Summary: Researchers have found that QT, a new social robot, effectively improves the focus of children with learning disabilities. The robot’s positive impact on the classroom and learning environment for students with disabilities has been noted by the researchers. QT’s success in helping these students stay on task and engaged in their school work is a promising development that could potentially transform how students with learning disabilities are supported in the classroom.
Source: University of Waterloo
Engineering researchers have found that the robot’s positive contributions to the learning environment have the potential to close the achievement gap for students with learning disabilities.
A new study has found that the use of robots as teaching assistants in classrooms can help improve the focus and academic performance of students with learning disabilities. The study, conducted by a team of researchers led by Dr. Kerstin Dautenhahn, a professor of electrical and computer engineering, found that the robot assistant, named QT, made significant positive contributions to the classroom and learning environment for students with learning disabilities.
The study involved a small humanoid robot that interacted with students, providing personalized support and helping them stay on task. The researchers found that both the students and their instructors valued the robot’s positive contributions, which significantly impacted the students’ focus and academic performance.
Dr. Dautenhahn, who has been working on robotics in the context of disability for many years, said, “The findings imply that the robot has a positive effect on students and that there is great potential for using robots in the public education system.” The researchers hope their work will pave the way for more research into using social robots to help students with learning disabilities.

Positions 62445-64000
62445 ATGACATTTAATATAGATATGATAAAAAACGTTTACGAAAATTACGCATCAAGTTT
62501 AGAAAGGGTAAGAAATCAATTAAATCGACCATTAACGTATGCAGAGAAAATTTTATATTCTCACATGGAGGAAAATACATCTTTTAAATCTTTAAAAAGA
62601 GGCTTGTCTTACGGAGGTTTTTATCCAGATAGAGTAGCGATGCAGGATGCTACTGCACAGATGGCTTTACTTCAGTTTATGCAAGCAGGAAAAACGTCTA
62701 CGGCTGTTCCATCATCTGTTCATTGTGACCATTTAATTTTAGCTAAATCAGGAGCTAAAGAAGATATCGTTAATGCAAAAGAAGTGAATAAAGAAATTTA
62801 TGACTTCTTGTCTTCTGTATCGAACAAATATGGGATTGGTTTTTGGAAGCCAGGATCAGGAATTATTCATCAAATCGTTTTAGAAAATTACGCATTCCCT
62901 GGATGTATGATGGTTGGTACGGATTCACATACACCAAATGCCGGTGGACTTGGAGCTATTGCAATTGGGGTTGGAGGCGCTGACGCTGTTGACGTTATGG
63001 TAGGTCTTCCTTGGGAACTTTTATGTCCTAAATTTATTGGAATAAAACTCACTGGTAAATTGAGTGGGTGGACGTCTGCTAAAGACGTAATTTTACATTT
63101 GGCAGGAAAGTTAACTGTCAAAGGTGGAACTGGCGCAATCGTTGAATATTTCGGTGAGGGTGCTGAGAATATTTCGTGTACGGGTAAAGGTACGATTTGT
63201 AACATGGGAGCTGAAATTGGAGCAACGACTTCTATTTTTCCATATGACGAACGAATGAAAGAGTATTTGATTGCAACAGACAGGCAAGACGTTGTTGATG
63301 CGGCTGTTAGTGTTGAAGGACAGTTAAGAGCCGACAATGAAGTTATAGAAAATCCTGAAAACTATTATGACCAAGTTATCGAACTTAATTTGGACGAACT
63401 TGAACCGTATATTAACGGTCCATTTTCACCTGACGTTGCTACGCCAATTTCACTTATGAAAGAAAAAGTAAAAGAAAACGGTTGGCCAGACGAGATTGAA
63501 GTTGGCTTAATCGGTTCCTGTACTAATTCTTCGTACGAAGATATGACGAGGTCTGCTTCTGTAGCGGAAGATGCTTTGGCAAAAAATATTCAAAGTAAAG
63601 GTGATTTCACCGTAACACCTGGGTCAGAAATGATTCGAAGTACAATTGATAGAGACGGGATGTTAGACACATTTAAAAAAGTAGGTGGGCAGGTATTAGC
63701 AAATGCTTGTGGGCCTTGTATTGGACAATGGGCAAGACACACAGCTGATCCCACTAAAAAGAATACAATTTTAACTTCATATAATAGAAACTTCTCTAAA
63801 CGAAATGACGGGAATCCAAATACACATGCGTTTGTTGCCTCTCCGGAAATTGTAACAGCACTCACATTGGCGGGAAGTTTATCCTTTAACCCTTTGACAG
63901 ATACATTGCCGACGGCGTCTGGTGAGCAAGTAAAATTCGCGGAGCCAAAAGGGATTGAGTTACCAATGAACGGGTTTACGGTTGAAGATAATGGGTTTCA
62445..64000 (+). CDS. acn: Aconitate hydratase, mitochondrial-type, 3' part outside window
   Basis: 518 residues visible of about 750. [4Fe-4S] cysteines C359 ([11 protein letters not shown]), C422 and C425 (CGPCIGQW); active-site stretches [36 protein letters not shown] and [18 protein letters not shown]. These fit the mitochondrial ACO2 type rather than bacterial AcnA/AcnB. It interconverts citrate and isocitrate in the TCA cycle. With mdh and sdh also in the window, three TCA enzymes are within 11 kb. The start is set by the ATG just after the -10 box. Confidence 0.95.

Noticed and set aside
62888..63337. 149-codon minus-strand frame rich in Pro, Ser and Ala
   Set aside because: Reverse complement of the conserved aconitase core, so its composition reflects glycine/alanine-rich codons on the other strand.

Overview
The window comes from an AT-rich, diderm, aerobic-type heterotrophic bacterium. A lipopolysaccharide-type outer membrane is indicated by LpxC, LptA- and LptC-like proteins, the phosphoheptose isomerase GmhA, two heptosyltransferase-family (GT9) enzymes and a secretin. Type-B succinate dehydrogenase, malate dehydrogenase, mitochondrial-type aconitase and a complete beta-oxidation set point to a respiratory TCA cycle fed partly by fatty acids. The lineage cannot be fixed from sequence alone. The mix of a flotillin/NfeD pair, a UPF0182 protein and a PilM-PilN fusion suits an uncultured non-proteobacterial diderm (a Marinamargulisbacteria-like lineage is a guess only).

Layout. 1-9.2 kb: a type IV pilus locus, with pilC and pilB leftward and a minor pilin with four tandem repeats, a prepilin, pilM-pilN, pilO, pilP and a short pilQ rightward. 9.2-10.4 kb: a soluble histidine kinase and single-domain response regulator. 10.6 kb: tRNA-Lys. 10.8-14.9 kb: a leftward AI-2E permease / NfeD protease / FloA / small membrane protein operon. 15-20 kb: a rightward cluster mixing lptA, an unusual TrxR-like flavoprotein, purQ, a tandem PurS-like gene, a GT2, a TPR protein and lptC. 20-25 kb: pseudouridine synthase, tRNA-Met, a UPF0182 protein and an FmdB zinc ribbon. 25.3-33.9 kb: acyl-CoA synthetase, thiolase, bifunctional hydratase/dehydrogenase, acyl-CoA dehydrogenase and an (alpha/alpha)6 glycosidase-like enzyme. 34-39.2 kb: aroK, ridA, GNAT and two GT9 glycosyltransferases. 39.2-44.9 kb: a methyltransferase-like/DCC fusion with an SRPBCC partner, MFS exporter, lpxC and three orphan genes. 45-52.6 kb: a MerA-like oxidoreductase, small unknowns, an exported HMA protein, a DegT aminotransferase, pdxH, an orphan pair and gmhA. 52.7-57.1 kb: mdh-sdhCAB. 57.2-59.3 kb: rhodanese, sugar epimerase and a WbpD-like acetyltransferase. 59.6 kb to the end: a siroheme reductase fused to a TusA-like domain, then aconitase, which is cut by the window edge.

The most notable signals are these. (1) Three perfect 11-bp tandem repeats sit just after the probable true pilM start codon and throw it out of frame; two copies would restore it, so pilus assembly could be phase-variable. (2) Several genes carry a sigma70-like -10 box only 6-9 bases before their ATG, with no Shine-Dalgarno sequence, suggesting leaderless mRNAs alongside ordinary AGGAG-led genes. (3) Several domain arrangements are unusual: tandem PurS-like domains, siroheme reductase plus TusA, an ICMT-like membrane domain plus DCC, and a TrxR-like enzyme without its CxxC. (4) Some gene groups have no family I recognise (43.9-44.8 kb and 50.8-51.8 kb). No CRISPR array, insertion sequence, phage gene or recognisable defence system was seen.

While educators have previously explored using social robots to help children with Autism Spectrum Disorder, little work has been done on using socially assistive robots for students with learning disabilities. The new study, conducted by researchers from the University of Waterloo and the Learning Disabilities Society in Vancouver, is a significant step forward.
QT Humanoid robot. Credit: University of Waterloo
The study’s findings suggest that robots can provide valuable support to students with learning disabilities, helping to close the achievement gap and improve learning outcomes. With further research and development, the use of robot assistants in classrooms may become a more common and effective tool for helping students with disabilities to succeed.
In a recent research project, 16 students with learning disabilities were divided into two groups. One group worked with an instructor only, while the other group worked with both an instructor and a small humanoid robot named QT. The instructor directed the robot, which used a tablet to trigger various activities such as games, riddles, jokes, breathing exercises, and physical movements to keep the students on track. The researchers found that students who worked with the robot were generally more engaged and could complete tasks faster than those who worked only with the instructor.
The robot was able to set goals, provide self-regulating strategies to students, and redirect them back to the task if they became off-track. “This type of robot may have great potential in public education systems,” said Dr. Kerstin Dautenhahn, an electrical and computer engineering professor. The study was presented at the International Conference on Social Robotics in Florence, Italy.